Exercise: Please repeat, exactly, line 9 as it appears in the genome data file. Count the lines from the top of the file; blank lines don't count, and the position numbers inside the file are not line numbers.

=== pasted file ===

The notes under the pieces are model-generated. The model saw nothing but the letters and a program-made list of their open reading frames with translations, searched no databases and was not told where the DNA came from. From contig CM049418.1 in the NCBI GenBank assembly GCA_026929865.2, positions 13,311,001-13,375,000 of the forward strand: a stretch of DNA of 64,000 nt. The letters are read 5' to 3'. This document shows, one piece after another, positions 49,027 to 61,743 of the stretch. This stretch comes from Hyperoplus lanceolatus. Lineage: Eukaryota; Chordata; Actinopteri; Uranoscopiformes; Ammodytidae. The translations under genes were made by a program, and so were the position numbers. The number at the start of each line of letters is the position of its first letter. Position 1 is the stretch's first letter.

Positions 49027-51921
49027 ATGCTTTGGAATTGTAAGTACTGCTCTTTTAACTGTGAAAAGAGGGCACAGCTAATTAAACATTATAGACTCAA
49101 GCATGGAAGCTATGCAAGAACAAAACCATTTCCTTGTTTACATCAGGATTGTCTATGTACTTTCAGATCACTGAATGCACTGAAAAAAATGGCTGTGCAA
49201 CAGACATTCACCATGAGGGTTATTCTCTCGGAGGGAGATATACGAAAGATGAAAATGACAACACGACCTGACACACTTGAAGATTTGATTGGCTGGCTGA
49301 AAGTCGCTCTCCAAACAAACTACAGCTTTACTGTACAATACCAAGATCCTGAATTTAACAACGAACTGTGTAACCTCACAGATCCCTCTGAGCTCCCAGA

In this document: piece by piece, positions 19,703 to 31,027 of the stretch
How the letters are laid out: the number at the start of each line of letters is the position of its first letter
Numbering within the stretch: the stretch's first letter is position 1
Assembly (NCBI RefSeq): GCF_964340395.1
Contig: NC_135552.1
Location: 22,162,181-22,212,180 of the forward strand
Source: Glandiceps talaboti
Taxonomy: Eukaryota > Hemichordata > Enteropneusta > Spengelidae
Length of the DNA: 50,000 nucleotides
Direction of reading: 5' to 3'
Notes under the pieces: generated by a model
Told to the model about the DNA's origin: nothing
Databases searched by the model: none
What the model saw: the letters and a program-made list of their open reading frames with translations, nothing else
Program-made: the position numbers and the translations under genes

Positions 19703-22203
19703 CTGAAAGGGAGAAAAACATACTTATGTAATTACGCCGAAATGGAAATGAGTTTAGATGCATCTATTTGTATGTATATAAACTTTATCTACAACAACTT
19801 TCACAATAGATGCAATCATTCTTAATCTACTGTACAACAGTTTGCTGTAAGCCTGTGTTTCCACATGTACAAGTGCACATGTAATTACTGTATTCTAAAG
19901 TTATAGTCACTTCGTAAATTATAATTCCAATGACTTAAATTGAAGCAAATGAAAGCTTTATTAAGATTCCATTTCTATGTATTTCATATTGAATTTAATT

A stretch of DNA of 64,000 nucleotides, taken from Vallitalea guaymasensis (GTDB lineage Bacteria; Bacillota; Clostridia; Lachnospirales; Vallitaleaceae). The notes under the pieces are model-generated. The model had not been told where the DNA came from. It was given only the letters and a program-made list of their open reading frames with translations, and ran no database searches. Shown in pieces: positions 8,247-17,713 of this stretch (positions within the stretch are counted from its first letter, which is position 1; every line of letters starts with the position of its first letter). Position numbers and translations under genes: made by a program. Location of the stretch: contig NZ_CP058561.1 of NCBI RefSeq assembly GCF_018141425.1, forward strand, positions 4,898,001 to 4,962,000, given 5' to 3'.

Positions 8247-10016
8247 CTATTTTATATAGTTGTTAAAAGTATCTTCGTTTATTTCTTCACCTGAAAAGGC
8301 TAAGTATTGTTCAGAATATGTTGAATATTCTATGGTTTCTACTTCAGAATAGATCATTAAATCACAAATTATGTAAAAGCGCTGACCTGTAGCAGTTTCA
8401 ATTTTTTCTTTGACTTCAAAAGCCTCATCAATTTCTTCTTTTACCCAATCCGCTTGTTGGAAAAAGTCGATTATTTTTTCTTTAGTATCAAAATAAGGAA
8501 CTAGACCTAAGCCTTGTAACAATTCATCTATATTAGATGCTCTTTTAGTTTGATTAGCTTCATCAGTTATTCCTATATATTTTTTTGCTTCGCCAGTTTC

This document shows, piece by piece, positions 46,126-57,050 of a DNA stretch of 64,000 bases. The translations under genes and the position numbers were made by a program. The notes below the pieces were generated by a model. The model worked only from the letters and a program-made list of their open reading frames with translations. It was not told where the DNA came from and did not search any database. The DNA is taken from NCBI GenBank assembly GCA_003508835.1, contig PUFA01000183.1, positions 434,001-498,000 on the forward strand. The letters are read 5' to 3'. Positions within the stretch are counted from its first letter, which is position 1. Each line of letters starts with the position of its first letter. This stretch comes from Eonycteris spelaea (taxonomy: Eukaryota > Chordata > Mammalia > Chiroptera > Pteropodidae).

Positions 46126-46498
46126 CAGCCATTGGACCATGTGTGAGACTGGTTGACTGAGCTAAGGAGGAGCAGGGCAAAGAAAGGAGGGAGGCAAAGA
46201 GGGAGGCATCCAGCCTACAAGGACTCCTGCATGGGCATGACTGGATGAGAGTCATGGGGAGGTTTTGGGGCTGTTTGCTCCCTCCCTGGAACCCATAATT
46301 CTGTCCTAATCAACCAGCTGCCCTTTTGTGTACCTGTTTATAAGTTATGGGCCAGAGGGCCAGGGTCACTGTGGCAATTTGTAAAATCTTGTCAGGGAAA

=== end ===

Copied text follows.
Numbering within the stretch: the stretch's first letter is position 1